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Gualala Arts

Promoting public interest and participation in the arts since 1961.

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Local Eyes presents:
Día de los Muertos
(Day of the Dead)

Sunday, November 2, 2008
3:00 to 7:00 p.m.

Gualala Arts Center
Día de los Muertos


sugar skulls A sugar skull, delicately decorated with swirls of floral icing, and best of all, your name piped in ribbony script over the calavera's candy eyes - this is the sweetest, simplest metaphor for the traditional Mexican celebration, Día de los Muertos, known here in el norte as "Day of the Dead."

Gualala Arts will honor the dear departed - and the future departed (that's all of us) - in an afternoon of music and classic south-of-the-border treats. Admission is free.

Join us for an afternoon of strolling mariachis in their finery, with local dancers bringing the spirit of Mexico to Gualala between 5:00 and 5:30 p.m. on our main stage.

Enjoy traditional Mexican foods (deep, dark mole, tamales, tacos, Pan de Muerte or "Bread of the Dead," horchata rice beverage).

Just to let the dead know what they're missing, we'll also taste fine tequilas and pour Mexico's famous beers, as well as local brews.

¡En Calavera!

Gualala Arts Center's First
Celebrates Life

Día de los Muertos (Day of the Dead) is a tradition which is unique to Mexico. While its timing in the solar year corresponds roughly with Hallowe'en, the holiday known as Day of the Dead has its roots in the vibrant culture of ancestral Mexico, which flourished long before the arrival of the Spanish conquistadores and Catholic missionaries.

Today, Day of the Dead, complete with elaborately iced sugar calaveras (skulls) and candle-lit ofrendas (altars), fragrant with yellow marigolds, is a phenomenon in many major American cities, especially those with a large Latino population. This year, on Sunday November 2, between 3:00 and 7:00 p.m., the Gualala Arts Center will present the area's first Día de los Muertos celebration, in partnership with the Gualala-based family resource center, Action Network. The non-profit Action Network is the only facility of its kind on the Redwood Coast, nurturing our community with services including counseling, training and mentoring.

"Day of the Dead is now becoming one of the most popular holidays in the USA," comments Javier Chavez, Bilingual Bicultural Family Advocate for Action Network. "There is an appeal here which just crosses right over the culture-line. People who are not Latino, who speak no Spanish, really relate to the experience. I think this is because it's an integration of life and death - it's about family togetherness, and honoring who we are. This eases the grief of losing someone we care for, and takes away the fear."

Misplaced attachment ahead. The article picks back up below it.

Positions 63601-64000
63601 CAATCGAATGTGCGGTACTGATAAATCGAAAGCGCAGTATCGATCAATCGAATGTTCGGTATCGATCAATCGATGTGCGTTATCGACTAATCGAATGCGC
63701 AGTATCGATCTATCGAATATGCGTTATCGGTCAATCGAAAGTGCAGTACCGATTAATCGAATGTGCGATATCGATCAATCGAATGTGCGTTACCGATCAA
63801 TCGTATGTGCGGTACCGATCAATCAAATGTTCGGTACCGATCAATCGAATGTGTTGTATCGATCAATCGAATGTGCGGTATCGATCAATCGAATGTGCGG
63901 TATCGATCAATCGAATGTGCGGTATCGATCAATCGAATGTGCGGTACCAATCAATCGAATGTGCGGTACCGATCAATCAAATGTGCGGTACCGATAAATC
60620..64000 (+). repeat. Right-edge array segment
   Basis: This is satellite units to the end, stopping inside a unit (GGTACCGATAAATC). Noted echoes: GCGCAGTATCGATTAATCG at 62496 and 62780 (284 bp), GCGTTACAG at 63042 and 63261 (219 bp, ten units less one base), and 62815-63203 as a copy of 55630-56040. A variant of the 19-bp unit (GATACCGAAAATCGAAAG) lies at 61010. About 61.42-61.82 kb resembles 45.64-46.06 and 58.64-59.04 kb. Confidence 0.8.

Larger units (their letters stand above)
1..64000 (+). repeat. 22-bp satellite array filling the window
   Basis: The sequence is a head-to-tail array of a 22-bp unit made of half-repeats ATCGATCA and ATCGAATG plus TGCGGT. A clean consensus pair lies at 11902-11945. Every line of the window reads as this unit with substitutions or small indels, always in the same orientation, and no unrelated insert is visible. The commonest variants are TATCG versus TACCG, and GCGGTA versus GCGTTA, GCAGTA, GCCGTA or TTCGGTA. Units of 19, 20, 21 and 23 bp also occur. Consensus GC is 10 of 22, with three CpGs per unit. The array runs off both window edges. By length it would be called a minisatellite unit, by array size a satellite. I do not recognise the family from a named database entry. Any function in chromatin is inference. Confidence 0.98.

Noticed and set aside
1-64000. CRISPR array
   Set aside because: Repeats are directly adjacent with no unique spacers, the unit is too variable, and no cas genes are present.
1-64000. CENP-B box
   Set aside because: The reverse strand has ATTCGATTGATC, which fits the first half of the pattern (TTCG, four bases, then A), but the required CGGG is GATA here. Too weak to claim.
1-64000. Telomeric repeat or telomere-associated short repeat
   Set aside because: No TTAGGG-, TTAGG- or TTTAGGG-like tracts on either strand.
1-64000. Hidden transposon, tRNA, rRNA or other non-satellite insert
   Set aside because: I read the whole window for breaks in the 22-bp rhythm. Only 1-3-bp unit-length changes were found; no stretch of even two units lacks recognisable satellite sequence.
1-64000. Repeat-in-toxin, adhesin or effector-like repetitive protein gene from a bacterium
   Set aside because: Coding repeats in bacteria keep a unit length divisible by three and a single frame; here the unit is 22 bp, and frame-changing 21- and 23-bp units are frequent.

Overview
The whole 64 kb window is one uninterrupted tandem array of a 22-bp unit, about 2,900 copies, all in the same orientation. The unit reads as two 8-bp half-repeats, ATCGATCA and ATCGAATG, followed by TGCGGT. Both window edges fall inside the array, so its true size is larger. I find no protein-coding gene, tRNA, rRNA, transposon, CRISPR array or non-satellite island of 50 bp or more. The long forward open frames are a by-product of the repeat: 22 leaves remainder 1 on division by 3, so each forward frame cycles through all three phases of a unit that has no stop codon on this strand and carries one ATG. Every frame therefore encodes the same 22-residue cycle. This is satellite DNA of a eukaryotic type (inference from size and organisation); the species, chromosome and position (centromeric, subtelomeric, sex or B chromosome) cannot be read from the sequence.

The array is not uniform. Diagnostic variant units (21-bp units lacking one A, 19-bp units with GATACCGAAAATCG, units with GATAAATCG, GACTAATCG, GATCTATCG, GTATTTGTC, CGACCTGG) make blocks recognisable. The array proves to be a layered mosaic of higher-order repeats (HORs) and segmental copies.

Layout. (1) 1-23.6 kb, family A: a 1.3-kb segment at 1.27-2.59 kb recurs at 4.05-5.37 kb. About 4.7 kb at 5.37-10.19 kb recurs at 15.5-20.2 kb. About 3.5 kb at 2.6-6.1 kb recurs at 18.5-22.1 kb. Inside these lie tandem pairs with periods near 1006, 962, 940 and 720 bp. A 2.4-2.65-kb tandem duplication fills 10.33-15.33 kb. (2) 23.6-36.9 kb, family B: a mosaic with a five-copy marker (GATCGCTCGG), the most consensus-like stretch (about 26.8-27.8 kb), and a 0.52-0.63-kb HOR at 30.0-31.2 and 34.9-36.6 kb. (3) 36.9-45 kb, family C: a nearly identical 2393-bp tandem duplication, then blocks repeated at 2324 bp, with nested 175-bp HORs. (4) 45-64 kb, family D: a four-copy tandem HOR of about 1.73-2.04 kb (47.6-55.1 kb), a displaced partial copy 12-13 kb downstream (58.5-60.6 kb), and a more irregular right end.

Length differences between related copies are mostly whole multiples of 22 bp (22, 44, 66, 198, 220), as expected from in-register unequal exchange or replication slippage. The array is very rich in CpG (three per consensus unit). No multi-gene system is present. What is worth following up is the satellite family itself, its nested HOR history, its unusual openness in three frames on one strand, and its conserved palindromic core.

In many places throughout the Americas, and wherever the Roman Catholic church introduced the observation of All Soul's Day and All Saints' Day, autumnal and harvest-time rituals honoring the departed are deeply rooted in history. In fact, many ethnographers, cultural anthropologists and other scholars theorize that the tradition of commemorating the dead during this time of year pre-dates Christianity.

In cultures ranging from the Aztecas of Mexico to the Celts of Western Europe, many ancient civilizations shared the belief that the barrier between the world of the living and the world of the departed became permeable during the period between the Autumnal Equinox (September 22) and the Winter Solstice (December 21), allowing crossover and contact between the living and the dead. This belief is reflected quite specifically in the early Roman Catholic belief that on All Soul's Day, the day before All Hallows' Day (also called All Saints' Day), souls were released from Purgatory and allowed to walk the earth once again. The word "Hallowe'en" is derived from the words "All Hallows' Eve," and the customs of masks, pranks and sweet offerings in the form of trick-or-treating the night before All Saints' Day are all echoes of those beliefs.